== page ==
The first randomized trial of well-characterized plasma units with a high titer of antibody to SARS-CoV-2. Unfortunately, the study was terminated before it reached its targeted original sample size of 200 patients; only 103 were enrolled (when the epidemic was under control in China, no more patients could be recruited). Consequently, the study was underpowered. Of 103 patients who were randomized, clinical improvement (discharged alive or reduction of 2 points on a 6-point disease severity scale) occurred within 28 days in 52% vs 43%. There was no significant difference in 28-day mortality (16% vs 24%) or time from randomization to discharge. Of note, convalescent plasma treatment was associated with a negative conversion rate of viral PCR at 72 hours in 87% of the convalescent plasma group versus 38% (OR, 11.39). Main take-homes: convalescent plasma is not a silver bullet and antiviral efficacy does not necessarily lead to better survival.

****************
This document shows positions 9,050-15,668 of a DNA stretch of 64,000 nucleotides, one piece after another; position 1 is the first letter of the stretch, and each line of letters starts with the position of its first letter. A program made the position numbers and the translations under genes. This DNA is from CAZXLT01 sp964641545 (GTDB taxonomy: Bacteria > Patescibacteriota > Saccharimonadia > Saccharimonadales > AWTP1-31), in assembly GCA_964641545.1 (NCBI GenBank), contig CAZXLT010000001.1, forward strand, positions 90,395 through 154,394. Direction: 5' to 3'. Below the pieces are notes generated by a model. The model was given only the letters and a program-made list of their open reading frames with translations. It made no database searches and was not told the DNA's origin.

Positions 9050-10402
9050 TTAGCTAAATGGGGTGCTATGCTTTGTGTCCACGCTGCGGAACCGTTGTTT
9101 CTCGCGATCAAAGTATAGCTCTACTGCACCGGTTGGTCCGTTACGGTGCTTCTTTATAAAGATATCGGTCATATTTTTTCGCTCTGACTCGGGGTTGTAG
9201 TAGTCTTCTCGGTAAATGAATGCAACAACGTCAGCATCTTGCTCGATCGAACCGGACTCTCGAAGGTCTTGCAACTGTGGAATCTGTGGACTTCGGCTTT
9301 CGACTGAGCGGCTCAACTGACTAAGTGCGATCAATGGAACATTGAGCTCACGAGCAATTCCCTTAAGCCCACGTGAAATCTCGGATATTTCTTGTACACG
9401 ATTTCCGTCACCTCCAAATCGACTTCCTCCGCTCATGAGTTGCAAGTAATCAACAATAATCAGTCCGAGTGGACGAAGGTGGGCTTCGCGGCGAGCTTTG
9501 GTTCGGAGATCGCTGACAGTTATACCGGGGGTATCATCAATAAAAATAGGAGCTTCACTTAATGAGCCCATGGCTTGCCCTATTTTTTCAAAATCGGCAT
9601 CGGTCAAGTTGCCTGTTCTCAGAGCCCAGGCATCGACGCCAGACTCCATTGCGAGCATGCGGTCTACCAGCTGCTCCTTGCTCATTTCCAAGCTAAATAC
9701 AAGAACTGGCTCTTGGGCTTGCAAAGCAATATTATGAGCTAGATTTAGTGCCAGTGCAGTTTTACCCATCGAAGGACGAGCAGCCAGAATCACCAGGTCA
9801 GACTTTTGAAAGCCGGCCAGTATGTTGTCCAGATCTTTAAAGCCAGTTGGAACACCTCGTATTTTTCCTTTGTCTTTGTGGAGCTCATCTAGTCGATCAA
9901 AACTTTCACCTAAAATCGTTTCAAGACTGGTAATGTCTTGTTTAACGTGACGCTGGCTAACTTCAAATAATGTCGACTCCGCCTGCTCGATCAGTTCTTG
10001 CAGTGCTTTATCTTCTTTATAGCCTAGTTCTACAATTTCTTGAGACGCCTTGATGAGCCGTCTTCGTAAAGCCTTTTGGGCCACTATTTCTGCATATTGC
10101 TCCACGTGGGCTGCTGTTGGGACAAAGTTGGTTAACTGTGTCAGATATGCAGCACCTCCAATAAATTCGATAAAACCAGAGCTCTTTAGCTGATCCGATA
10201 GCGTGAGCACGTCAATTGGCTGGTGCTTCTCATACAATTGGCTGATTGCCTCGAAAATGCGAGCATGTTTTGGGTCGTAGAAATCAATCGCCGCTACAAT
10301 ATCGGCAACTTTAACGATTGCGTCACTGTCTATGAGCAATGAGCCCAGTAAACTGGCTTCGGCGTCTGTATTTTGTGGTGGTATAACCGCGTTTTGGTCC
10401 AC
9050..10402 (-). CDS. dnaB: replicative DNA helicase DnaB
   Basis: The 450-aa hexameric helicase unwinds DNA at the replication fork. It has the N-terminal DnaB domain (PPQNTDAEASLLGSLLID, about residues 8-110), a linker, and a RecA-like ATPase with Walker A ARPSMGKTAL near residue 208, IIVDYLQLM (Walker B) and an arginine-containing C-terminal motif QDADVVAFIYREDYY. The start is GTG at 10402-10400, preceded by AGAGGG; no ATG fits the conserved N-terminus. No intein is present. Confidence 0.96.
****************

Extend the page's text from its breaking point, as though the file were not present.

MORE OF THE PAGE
Casadevall A, Joyner MJ, Pirofski LA. A Randomized Trial of Convalescent Plasma for COVID-19-Potentially Hopeful Signals. JAMA. 2020 Jun 3. PubMed: Full-text:

Careful discussion of the previous study. According to the authors, the study provides an important signal of possible benefit in the subgroup of severely ill patients and suggests that high titer antibody against SARS-CoV-2 may have antiviral efficacy. These results suggest that future studies should focus on determining efficacy in less severely ill patients.